Expedition News – Fall 1960

Originally Published in 1960

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Shipwrecks

The return of Mr. George Bass with details of his summer work on the wrecked ship off Finike in Turkey is eagerly awaited. His reports tell of quantities of ingots and bronze tools and weapons recovered. Meanwhile a piece of one ingot has been analyzed at the Museum and shown to be pure copper. A sample from a mass of white powder found in the wreck was analyzed in Turkey and identified as tin oxide. The cargo thus seems to have included both of the ingredients necessary for making bronze. Many of the ingots found were fragmentary, which was puzzling; the presence of the tin now suggests that our ship may have been a travelling foundry carrying scrap copper to be made on order into bronze utensils! Cleaning and identification may show some of the tools to have been suitable for foundry work. Some of the ribs and planking of the ship’s hull were preserved, evidently fastened together with wooden pegs–our first evidence on Bronze Age shipbuilding. Amulets and a scarab of faience and ivory may be dateable, as also a fine cylinder seal, perhaps Hittite. For the present, we must date the wreck thirteenth to fifteenth century B.C.; identification of the seal and the scarab may pinpoint more closely the time of the ship’s voyage.

El-Jib, Jordan

The Museum’s fourth season at el-Jib, directed by Dr. James B. Pritchard, which lasted from June 15th through July 30th, has thrown new light on the technique of wine making at Gibeon during the seventh century B.C. The wine industry was a major factor in the city’s economy. To date sixty-six wine cellars, cut in the solid rock, have been uncovered; knowledge of the technology has come from the discovery of wine presses, a plastered fermenting tank, and rock-cut basins for settling the wine. A preliminary report of these discoveries has already appeared in the Illustrated London News for September 10th.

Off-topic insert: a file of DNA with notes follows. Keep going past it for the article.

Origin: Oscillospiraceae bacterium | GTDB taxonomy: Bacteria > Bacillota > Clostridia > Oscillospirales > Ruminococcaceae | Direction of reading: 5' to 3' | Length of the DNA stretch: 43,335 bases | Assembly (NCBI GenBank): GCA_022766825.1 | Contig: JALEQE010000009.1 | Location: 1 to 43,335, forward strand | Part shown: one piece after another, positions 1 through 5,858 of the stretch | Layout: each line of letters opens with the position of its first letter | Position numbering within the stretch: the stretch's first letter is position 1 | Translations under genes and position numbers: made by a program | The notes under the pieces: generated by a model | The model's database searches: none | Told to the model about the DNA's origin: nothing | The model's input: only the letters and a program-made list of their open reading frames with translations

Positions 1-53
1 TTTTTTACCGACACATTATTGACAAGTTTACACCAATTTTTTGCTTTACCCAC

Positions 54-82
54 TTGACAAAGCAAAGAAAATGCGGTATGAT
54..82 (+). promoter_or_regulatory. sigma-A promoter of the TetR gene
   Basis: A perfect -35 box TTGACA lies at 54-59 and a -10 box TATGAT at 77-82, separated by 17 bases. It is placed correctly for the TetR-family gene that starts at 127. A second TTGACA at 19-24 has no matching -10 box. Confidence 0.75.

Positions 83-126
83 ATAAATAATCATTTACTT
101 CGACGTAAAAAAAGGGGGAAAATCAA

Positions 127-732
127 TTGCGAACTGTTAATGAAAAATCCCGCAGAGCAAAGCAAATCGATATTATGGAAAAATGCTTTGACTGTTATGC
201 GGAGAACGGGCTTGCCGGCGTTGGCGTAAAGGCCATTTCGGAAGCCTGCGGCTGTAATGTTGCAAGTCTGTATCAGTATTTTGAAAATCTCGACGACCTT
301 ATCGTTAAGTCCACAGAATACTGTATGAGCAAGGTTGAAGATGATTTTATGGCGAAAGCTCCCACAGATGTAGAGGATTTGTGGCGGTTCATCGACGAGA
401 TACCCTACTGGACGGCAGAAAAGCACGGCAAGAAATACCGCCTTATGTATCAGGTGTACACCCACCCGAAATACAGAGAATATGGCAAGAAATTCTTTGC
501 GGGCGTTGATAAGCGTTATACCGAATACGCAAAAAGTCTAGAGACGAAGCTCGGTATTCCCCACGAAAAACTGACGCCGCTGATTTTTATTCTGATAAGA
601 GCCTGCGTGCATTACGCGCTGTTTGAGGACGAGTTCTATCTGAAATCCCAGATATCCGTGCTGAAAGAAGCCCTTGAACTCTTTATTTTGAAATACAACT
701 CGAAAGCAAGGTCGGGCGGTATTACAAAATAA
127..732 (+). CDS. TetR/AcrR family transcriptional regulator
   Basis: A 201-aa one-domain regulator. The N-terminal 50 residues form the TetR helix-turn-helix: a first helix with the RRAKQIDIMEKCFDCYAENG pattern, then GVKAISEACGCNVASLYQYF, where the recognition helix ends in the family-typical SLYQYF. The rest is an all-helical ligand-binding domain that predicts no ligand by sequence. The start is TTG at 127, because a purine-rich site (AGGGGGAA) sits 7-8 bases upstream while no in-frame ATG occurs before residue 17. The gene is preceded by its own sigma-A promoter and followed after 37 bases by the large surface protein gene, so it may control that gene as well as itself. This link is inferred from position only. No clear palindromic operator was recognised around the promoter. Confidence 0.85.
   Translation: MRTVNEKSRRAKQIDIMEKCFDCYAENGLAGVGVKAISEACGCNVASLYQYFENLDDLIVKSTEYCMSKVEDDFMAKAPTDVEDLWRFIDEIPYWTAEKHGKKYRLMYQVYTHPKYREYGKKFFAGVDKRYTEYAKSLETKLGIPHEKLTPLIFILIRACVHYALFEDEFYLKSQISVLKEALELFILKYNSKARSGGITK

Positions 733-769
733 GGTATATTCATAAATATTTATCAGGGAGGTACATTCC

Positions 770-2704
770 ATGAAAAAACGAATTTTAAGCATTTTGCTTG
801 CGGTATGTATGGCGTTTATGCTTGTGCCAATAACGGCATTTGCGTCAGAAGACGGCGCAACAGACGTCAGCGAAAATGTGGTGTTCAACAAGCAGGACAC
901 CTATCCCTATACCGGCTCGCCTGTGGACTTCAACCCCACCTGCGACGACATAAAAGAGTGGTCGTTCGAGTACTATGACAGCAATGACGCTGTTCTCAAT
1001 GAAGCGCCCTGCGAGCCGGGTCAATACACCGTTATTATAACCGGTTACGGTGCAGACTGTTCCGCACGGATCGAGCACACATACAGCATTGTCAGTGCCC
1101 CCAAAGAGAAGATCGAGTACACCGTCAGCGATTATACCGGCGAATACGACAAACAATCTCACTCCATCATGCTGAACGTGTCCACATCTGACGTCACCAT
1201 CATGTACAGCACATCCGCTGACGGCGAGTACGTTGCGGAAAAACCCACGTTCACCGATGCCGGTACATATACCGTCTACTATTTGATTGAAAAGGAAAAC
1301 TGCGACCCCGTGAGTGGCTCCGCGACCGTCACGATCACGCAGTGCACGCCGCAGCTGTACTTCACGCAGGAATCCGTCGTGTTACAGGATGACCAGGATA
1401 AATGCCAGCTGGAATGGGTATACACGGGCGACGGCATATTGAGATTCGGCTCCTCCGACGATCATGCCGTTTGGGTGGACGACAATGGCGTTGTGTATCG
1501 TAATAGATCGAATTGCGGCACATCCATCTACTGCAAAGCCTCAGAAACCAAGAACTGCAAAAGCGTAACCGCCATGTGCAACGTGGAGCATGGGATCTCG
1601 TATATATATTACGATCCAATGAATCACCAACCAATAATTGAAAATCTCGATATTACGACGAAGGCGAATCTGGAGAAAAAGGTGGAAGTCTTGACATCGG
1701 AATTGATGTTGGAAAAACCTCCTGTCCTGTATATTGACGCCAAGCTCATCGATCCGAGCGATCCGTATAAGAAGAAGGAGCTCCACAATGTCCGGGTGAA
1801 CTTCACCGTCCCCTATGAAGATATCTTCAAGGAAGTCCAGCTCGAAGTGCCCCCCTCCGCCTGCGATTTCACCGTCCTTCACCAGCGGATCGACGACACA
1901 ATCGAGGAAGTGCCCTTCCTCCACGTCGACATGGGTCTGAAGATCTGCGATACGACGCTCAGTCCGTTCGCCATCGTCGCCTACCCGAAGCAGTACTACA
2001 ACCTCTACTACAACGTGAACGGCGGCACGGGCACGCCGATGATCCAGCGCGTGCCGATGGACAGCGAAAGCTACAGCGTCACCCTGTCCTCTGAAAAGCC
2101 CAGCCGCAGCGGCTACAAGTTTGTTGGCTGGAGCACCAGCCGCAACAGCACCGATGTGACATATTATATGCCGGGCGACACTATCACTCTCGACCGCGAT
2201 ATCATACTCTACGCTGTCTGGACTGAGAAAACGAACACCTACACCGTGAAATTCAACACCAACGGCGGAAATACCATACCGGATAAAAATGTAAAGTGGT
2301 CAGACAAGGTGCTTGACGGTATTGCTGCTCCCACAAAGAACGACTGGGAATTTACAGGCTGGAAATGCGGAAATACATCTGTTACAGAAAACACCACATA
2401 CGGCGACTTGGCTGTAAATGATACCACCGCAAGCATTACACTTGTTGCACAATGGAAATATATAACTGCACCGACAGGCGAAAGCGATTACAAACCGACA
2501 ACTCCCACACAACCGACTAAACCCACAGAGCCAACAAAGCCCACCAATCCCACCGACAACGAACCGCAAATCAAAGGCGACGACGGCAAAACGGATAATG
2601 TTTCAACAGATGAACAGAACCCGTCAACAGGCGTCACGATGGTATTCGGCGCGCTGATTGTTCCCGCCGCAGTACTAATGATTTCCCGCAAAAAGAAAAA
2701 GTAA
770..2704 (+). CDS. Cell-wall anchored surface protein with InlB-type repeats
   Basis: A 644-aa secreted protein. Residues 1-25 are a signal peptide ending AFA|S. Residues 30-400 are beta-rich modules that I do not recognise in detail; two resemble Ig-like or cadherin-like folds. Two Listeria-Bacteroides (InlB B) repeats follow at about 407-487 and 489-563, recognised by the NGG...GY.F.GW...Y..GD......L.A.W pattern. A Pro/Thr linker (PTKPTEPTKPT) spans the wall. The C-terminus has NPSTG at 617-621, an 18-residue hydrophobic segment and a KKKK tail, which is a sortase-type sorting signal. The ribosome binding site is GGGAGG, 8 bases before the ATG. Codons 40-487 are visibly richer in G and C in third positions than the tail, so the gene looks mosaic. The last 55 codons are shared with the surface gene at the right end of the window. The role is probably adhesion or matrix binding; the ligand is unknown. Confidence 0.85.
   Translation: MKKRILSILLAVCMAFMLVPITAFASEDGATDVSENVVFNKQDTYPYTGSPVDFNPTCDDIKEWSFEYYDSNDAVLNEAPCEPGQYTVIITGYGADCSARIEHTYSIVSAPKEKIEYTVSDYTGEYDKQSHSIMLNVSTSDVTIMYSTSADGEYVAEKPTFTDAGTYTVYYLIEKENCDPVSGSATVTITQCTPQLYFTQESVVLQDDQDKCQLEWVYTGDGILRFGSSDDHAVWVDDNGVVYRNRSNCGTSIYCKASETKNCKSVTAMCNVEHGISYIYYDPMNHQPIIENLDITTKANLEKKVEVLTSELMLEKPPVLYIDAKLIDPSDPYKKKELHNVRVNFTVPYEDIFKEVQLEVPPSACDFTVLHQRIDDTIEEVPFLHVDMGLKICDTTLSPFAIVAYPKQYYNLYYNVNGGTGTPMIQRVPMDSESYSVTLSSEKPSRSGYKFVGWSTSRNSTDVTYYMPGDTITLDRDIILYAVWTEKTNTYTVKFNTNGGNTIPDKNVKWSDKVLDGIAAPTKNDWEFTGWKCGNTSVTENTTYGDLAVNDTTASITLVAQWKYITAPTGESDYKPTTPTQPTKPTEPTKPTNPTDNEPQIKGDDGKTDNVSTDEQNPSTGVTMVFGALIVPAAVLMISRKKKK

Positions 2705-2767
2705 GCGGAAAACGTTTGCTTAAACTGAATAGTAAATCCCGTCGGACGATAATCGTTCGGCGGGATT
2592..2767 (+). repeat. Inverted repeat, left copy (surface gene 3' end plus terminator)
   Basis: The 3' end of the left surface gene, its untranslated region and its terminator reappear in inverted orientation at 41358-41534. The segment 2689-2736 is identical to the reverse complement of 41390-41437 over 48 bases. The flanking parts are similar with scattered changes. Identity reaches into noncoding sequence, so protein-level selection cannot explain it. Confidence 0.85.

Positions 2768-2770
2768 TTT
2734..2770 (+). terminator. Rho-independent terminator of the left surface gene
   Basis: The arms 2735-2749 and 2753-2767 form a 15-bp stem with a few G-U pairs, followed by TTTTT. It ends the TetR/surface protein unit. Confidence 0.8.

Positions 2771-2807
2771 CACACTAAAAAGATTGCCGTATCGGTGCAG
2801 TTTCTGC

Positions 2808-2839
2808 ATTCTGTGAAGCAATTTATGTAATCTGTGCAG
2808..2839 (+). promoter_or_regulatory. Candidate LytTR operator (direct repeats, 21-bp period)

An unexpected find was that of the Bronze Age necropolis. After staff members of the expedition had looked for it for thee seasons it was finally discovered by an Arab woman of el-Jib (see account of discovery in Time, August 8th). Twelve of the tombs were cleared of an unusual collection of fine pottery and other artifacts, which document the daily life of Gibeon from about 2000 to 1200 B.C. Many more of these tombs remain to be excavated. At the very end of the season Diana Kirkbride came upon a large Iron Age building at the northwest of the mound. it promises to be the largest and most important public building yet found at el-Jib and will require the better part of a season for full excavation.

Hasanlu, Iran